Collecting LEGO has been in the news lately as a better investment than gold. Despite the gloss that the media has put on the ‘investment’, the reality of the matter is that like any other true investment, education is the key to success.
We’re here to shed some light on the accuracy of this assertion, and where to begin.
For starters, potential investors need to come to grips one fact. It is EXTREMELY unlikely that they will make any money. Let alone make it quickly from a straight-up flip.
The massive appreciation enjoyed by sets such as the Ultimate Collector Series (UCS) line and the sets of old were largely because back in those days, LEGO Collecting (or more accurately, LEGO Hoarding) was still considered a niche and obscure hobby.
These sets were not particularly rare or produced in such low quantities that demand was not met. In fact, the set that is considered by many to be the Holy Grail of LEGO; the 10179 UCS Millennium Falcon, was available a full year after it was officially retired at normal retail prices.
It was not uncommon to find them available in the more obscure Toys ‘R Us outlets even after that point.
In fact, the only real guarantee of value (as with any other investment vehicle) is the perception and behavior of other participants in the market. The 10179 became so valuable simply because those buyers who bought while demand was readily met, either consumed their sets and assembled them. Some wouldn’t even part with the set for any ‘reasonable’ price once it became apparent they would not be able to easily reacquire this set again.
And like any other speculative market; if no reasonable price is accepted, given enough time and desperation, eventually an unreasonable price will be offered. This is exactly what happened. And suddenly, even Time is singing the praises of the ‘investment’.
The Key to Investing
So then how does one make ANY money at all off this hobby?
The first step to making this work is to actually love LEGO more than you love money.
This seems counter intuitive. However, the reality is that if you are only looking to make a quick buck off this, you will fail miserably. This is largely because the time horizon for this speculative play is essentially indefinite and plagued by uncertainties.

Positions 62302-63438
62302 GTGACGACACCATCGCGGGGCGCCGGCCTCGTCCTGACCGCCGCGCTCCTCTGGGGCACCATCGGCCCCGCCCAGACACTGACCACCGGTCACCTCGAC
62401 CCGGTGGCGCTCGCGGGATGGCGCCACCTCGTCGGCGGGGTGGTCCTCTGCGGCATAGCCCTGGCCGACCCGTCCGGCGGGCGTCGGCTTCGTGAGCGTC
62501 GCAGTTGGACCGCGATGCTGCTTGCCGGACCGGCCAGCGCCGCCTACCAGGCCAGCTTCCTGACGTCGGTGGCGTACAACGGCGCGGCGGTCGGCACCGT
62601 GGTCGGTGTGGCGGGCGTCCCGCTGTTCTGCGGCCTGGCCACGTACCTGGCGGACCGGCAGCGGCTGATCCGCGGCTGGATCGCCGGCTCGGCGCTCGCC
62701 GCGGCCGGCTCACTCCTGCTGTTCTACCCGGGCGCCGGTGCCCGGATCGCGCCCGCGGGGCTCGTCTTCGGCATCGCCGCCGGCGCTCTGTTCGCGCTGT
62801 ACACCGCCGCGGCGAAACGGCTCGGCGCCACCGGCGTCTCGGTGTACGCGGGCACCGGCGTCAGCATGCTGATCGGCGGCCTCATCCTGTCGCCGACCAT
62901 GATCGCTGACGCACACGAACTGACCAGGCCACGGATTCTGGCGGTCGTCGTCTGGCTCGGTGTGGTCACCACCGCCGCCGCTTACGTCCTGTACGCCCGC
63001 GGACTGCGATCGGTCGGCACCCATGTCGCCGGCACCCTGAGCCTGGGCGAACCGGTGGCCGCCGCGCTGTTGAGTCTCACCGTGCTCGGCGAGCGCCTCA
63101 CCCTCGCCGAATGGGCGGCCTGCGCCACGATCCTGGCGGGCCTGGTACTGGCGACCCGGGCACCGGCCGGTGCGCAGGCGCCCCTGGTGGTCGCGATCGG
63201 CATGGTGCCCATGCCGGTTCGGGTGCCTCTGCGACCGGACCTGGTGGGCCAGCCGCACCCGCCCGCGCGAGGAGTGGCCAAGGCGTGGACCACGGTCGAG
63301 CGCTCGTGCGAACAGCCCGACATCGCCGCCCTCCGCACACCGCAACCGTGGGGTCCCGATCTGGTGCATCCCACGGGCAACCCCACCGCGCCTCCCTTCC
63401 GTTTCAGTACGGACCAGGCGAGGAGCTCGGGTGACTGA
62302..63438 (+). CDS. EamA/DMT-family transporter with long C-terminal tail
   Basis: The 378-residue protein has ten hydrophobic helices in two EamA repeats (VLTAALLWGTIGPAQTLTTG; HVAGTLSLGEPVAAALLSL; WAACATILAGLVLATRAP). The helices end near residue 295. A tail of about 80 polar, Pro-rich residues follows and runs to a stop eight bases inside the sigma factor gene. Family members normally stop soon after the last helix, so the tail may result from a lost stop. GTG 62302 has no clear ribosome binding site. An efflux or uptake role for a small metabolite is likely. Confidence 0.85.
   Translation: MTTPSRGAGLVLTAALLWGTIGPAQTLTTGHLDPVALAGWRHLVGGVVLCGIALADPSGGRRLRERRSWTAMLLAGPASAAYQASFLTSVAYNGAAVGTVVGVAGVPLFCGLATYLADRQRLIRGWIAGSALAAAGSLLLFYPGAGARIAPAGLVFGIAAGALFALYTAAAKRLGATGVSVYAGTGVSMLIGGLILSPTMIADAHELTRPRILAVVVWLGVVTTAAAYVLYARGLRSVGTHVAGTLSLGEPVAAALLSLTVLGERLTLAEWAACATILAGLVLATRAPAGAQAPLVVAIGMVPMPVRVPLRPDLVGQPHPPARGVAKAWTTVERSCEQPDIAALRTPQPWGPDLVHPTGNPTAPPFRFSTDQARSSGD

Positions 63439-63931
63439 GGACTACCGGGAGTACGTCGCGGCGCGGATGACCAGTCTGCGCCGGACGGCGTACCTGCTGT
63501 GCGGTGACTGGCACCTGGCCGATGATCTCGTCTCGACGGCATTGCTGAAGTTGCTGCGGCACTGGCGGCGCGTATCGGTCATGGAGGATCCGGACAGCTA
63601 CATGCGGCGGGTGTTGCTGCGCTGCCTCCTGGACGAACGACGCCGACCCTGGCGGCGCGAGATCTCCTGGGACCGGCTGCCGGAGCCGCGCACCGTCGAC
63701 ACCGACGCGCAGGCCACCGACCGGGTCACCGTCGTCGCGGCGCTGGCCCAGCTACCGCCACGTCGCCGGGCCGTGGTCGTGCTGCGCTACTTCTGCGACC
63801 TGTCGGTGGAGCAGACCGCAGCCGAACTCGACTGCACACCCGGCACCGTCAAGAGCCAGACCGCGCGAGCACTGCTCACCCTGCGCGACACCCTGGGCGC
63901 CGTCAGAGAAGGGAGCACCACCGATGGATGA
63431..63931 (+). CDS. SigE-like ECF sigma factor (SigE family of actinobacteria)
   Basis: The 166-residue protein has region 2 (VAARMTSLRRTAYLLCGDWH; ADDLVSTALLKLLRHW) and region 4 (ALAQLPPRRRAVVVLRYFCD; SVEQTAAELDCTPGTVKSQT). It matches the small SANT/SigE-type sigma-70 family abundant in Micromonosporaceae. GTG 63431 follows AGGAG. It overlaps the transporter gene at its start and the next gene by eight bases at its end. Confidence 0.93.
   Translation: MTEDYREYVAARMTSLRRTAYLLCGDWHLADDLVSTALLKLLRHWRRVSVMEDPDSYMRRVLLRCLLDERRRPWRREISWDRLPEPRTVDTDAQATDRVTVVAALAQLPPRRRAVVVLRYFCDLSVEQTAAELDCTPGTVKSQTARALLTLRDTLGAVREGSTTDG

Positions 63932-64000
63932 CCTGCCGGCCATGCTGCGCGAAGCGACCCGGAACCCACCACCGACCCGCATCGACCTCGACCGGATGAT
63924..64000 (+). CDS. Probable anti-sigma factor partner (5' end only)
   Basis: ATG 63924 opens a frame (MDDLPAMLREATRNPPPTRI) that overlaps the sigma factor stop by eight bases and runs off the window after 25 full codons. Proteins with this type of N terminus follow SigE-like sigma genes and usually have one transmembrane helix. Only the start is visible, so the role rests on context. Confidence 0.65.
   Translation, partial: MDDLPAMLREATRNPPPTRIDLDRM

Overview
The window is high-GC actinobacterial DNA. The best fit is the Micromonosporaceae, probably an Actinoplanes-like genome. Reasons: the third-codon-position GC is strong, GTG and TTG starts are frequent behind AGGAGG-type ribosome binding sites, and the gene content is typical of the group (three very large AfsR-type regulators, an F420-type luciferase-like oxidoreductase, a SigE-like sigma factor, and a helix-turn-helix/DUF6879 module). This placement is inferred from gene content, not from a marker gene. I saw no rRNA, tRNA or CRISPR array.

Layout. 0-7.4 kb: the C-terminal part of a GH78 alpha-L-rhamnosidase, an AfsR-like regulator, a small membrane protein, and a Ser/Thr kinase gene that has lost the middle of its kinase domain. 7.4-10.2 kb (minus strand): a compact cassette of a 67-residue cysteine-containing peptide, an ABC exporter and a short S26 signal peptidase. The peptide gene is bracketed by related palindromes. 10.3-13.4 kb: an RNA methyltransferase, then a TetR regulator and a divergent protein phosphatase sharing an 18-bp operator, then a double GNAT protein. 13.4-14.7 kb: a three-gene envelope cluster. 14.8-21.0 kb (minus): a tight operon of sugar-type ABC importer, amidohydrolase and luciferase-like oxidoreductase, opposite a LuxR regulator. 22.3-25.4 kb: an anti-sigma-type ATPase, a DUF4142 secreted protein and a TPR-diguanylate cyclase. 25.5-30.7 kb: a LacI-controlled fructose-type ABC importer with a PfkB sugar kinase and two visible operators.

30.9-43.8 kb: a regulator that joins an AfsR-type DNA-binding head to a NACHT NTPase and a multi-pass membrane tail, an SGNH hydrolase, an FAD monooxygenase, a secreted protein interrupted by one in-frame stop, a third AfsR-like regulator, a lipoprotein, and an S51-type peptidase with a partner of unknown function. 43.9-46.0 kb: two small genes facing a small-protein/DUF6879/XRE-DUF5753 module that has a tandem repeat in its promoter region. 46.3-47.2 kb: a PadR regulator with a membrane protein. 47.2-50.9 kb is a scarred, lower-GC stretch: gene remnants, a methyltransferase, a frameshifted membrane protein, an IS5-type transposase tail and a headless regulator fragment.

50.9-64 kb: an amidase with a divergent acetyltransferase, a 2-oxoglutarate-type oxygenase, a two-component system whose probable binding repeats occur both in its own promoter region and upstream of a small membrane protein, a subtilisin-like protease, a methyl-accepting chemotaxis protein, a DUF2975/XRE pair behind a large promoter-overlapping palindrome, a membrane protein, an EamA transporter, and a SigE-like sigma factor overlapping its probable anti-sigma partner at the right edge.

LEGO makes no money off the secondary market. So, it is in their best interest to keep the popular kits in production for as long as it makes money. As long as it remains relatively easy to acquire kits at retail, your kit will not appreciate beyond what can be explained away by normal currency and supply fluctuations.
So to even conceivably unlock above normal returns, you would have to hold the kit for a long time. You have to wait not only until LEGO stops producing the kits, but also until all their warehouses are bare and all the skittish speculators have sold all their stuff.
Secondly, you need to educate yourself on what makes a set valuable. When you examine the hobby down to its core, you can essentially recreate any LEGO kit with a mish-mash of other kits and custom picked bricks.
What makes a set valuable? The sheer number of elements that cannot be reproduced by other sources.
In the past, this was the realm of the UCS line. However, LEGO has made great strides in creating minor gimmicks for most of their sets. They are making the majority of them unique in order to boost their desirability to collectors.
The most obvious expression of this phenomenon are the Minifigures included in each set. In fact, Minifigure collecting is a huge sub-genre of Lego collecting. Speculators often judge the value of sets by how high their Minifigure ‘value’ is.
With a large number of kits, you may actually be better off cracking your kit and selling the Minifigures separately rather than holding it Mint In Sealed Box (MISB) for an indefinite amount of time.
Thirdly, you need to be aware of who would conceivably buy your set for an absurdly inflated price. The most obvious market for these collectibles are the fans of licensed products.
Sets tied to intellectual properties such as Star Wars, Batman, and The Avengers tend to do better on the secondary market than in-house properties due to the demand from their core fandoms.
The next most obvious market for these items are dubbed the ‘Creators’. These individuals are some of the most avid fans of LEGO. They will devote an ungodly amount of time creating entire dioramas, even entire worlds in their spare time.
LEGO has even created an entire line devoted to these individuals to allow them to achieve even their greatest ambitions.
However, as with all speculative investments, the most money you will ever make is probably by selling to latecomers to the game.
That said, the kits themselves are highly attractive. If one catches your eye, it might be worth picking up. As for the potential investment value attached to kits currently on the market, check out our suggestions for what you should get hold of. – The Binge
Picture of Mr Gold from The Mini Figure Store UK. Picture of the UCD Millennium Falcon from Amazon.